Planes, Trains & Automobiles: Transportation in Colombia (Part 2)


In my last blog I talked a bit about transportation within the cities of Colombia.

However, travel in Colombia is about so much more than just staying put in one place, so it’s essential to find the most efficient, cheapest or sometimes quickest ways to travel around the country.


For most Colombians, buses are the primary means to travel between cities.  Buses are safe, cost-efficient and sometimes can even be taken overnight to save you money on a hotel. Depending on how far you are going and the terrain, you may be in a small buseta, or for longer journeys, a large coach bus.

Unless you are traveling during a busy time like Christmas or Semana Santa (Holy Week) tickets can always be bought the day of travel right at the bus station. At this time you can usually see the bus you will be riding in, so if that is important to you, feel free to ask for a view!

One thing to keep in mind is that the bus terminal can be a bit intimidating and sometimes a welcome spot for crime,  just because there are so many people coming and going.

Make sure to watch your things closely and try to have a plan in place when you arrive at the station.  Most terminals in Colombia, including Bogota, Cali, and Medellin have websites where you can plan out your trip in advance, so that you know which bus company window to go to and about how much the ticket will cost.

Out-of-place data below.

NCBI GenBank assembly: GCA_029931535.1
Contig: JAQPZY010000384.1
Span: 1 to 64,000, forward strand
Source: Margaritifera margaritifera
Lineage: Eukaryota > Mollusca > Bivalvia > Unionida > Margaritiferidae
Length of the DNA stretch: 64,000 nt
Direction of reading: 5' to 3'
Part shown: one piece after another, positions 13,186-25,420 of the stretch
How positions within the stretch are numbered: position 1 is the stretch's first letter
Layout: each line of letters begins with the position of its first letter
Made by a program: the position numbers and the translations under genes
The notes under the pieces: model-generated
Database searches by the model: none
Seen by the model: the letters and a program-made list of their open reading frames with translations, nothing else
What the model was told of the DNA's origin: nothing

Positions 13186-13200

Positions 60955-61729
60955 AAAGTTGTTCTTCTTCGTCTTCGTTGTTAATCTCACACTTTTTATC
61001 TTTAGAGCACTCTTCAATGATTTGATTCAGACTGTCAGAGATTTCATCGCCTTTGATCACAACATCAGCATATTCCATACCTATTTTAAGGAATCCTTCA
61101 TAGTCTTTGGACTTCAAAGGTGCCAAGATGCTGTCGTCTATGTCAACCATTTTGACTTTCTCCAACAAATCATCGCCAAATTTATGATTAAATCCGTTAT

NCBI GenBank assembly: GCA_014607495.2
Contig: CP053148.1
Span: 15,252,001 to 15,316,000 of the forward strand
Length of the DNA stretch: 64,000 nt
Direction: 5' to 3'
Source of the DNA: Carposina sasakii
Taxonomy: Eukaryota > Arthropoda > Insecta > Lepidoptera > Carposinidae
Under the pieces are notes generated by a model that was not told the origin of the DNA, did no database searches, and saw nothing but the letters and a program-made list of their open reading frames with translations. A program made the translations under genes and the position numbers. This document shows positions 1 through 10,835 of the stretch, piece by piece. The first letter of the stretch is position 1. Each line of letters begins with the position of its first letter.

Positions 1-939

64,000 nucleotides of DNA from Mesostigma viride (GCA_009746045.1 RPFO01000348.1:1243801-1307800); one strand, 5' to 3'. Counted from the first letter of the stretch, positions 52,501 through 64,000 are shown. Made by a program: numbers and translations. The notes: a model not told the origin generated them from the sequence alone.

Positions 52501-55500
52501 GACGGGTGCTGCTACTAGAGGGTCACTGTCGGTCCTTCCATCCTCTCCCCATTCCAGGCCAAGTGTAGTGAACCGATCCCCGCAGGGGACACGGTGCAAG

If silence (or sleep) is essential to you when traveling on the bus, I definitely recommend an iPod or earplugs for the journey.  There is always the possibility of noisy children around you, and also, most Colombian bus drivers will play movies dubbed in Spanish at extremely high volume.


Planes are certainly the fastest way to travel, and if you have limited time this is definitely the way to go!

Sometimes you can even find super cheap one-way deals, so if time is a concern, you could even consider riding the bus for one leg of your journey and flying for the other. This is a great way to see some countryside without spending hours upon hours in a bus.

I recently did this on a journey from Cali to Pasto and it worked out perfectly! I saw lots of the countryside on the way there, but after the nine-hour bus ride, I was more than happy to have a two-hour flight home.

For a long time the Colombian airline Avianca held a monopoly on air travel.  However, now both Aero Republica and newcomer Aires are expanding their routes around the country and a very healthy competition is taking place.

Avianca is still the best bet if you are interested in all the amenities of a large airline, such as good service, larger planes, more routes, and a more user-friendly website.